South Africa lies almost wholly within the southern temperate zone, and its climate is more equable than that of corresponding northern latitudes because of its surrounding waters. Temperature differentials between east and west coasts stem from the influences, respectively, of the warm Mozambique (Agulhas) Current and the cold Benguela Current. The average daily minimum temperature at Durban, on the east coast, ranges from 11°c (52°f) in July to 21°c (70°f) in February; on the west coast, at Port Nolloth, the range is from 7°c (45°f) to 12°c (54°f) during the corresponding months. Temperatures are cooler in the highlands: at Johannesburg, the average daily minimum is 4°c (39°f) in June and July and 14°c (57°f) in January. On the high veld there are sharp differences of temperature between day and night, but there is less daily fluctuation nearer the coast.
Rainfall is unpredictable in large parts of the country, and prolonged droughts are a serious restriction on farming in such areas. While the mean annual rainfall is 46 cm (18 in), 21% of the country receives less than 20 cm (8 in) and 31% gets more than 60 cm (24 in). Much of South Africa gets its rain in the summer months, but the western coastal belt is a winter rain area. Along the Cape south coast, rain falls during both seasons.
The variety of South Africa’s climate and altitude accounts for its diversified flora and fauna. Major vegetation zones include the forest and palm belt of the east, south, and southwest coasts; the temperate grasslands (veld) of the eastern portion of the interior plateau; the desert and semidesert (Karoo) vegetation of the western interior; and the bushveld (savanna) of the Kalahari and the northeast. Of the 200 natural orders of plants in the world, over 140 are represented and South Africa has over 25,000 species of flora, including a floral kingdom found nowhere else. There are 200 species of euphorbia, about 350 different kinds of heath in the Cape Province alone, and more than 500 species of grass. Wild flowers (including the protea, South Africa’s national flower) grow in great profusion throughout the Cape region.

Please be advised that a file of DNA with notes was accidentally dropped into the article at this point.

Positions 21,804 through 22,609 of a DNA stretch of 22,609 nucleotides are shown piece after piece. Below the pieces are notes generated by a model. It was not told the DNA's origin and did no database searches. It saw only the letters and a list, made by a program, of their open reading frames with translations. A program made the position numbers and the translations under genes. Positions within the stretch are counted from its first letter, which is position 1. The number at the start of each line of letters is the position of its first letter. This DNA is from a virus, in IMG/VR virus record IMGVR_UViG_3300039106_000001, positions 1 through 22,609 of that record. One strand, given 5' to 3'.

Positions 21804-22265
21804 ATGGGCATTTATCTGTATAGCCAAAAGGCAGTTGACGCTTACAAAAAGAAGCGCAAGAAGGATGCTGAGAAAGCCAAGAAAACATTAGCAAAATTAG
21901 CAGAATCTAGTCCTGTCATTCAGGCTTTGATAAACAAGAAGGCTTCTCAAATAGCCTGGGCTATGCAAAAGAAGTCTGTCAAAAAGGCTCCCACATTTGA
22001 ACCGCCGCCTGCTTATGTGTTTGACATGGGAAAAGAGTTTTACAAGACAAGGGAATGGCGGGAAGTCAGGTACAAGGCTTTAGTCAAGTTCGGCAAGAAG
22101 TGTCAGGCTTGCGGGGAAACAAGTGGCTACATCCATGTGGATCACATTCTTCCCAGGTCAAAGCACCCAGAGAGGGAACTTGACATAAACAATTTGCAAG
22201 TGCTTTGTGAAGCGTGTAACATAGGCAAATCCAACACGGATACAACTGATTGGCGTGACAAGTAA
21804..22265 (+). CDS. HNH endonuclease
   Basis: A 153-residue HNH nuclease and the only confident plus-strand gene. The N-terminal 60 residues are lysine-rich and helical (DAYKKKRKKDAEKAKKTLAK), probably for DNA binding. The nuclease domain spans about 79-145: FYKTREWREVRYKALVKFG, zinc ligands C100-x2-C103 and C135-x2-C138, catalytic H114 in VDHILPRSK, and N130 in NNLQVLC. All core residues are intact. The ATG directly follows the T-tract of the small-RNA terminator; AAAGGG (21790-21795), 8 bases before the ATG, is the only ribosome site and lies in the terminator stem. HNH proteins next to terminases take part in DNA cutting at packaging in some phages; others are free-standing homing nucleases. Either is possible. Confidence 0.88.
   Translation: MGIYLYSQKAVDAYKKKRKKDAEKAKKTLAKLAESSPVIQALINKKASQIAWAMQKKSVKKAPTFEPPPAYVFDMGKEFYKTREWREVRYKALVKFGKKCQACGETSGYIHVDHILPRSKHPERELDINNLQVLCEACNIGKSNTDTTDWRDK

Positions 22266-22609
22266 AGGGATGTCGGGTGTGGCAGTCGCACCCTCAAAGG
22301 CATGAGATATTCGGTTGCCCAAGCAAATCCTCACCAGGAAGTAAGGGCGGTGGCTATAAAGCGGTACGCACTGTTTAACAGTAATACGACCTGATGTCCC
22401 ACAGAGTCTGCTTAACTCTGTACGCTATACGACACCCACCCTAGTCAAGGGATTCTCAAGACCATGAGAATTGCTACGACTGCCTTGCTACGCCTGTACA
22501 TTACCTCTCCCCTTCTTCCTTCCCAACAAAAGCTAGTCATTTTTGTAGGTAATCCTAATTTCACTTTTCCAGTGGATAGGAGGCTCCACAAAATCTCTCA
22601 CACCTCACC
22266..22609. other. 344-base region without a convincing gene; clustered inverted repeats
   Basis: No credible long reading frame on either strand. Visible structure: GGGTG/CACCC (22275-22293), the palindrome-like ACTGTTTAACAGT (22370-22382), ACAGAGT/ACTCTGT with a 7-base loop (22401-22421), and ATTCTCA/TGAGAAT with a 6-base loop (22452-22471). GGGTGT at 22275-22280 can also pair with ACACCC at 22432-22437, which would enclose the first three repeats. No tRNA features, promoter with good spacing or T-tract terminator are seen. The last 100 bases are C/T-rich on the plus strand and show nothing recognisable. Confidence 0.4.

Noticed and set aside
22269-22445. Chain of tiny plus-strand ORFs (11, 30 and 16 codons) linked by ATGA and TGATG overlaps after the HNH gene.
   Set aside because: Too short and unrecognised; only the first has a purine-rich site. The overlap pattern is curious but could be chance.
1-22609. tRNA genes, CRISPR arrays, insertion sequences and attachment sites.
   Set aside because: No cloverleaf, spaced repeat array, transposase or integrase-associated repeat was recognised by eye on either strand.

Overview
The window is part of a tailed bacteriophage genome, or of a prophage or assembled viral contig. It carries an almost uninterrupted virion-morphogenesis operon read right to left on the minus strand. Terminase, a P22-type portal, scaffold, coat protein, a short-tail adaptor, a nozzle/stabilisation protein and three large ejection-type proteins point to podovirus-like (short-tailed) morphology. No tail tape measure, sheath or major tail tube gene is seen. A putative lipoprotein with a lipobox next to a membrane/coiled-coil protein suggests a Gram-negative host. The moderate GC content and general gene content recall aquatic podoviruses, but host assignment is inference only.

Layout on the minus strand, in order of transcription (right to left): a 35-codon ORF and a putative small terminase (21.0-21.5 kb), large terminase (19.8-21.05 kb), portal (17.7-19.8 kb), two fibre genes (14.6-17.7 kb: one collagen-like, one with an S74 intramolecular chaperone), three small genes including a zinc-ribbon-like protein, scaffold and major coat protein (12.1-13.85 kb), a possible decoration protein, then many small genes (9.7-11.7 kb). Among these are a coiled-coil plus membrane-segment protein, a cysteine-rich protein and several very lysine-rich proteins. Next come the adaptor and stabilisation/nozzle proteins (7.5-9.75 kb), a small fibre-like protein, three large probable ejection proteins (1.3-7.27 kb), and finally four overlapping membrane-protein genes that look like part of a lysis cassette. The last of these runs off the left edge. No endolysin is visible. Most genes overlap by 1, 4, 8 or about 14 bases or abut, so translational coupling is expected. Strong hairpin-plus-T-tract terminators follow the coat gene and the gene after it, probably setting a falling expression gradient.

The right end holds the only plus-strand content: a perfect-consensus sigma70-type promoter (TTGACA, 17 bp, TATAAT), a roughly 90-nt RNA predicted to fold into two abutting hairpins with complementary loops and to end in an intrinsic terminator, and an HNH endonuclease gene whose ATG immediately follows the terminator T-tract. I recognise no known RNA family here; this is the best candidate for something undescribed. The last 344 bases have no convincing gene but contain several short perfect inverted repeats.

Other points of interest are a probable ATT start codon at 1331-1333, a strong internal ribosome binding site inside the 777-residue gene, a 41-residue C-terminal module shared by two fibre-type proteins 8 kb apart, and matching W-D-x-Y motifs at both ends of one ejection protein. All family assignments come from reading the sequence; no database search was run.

Aardvark, jackal, lion, elephant, wild buffalo, hippopotamus, and various kinds of antelope are still found in some parts of the country. In the great game parks, animals may be seen living in natural surroundings. So extensive is the variety both of smaller mammals and of plants that they have not yet all been identified. The number of different kinds of birds is estimated at well over 300; that of snakes, 200. The number of species of insects is estimated at 40,000, and there are about 1,000 kinds of fish.
Recent industrialization and urbanization have taken their toll on the South African environment, as have such agricultural practices as veld fires, overgrazing of livestock, and intensive use of pesticides. Soil erosion and desertification are two more significant environmental issues in South Africa. Three hundred to four hundred million tons of soil per year are lost. The country’s limited water resources have been impaired by mineralization, eutrophication, and acidic mine drainage. South Africa has 45 cu km of renewable water resources, with 72% of annual withdrawals used for farming and 11% for industrial activity. The country’s cities produce about 4.2 million tons of solid waste per year. Air pollution in urban areas stems primarily from coal burning and motor vehicle exhausts. The government has taken steps to address these issues: Johannesburg was the site of the 2002 World Summit on Sustainable Development, and South Africa is seen as a leader of the developing world on issues such as climate change, conservation, and biodiversity.
The principal environmental bodies are the Department of Water Affairs, the Department of Environmental Affairs, and the Department of National Health and Population Activities. Pursuant to a government “white paper” about environmental conservation policy, approved in 1980, a comprehensive environmental protection bill was given parliamentary approval in 1982. It included development of a comprehensive technology for treating sewage and industrial effluents, surveys of threatened natural habitats, research on marine pollution, monitoring of atmospheric pollutants, and a program of environmental education in the public schools.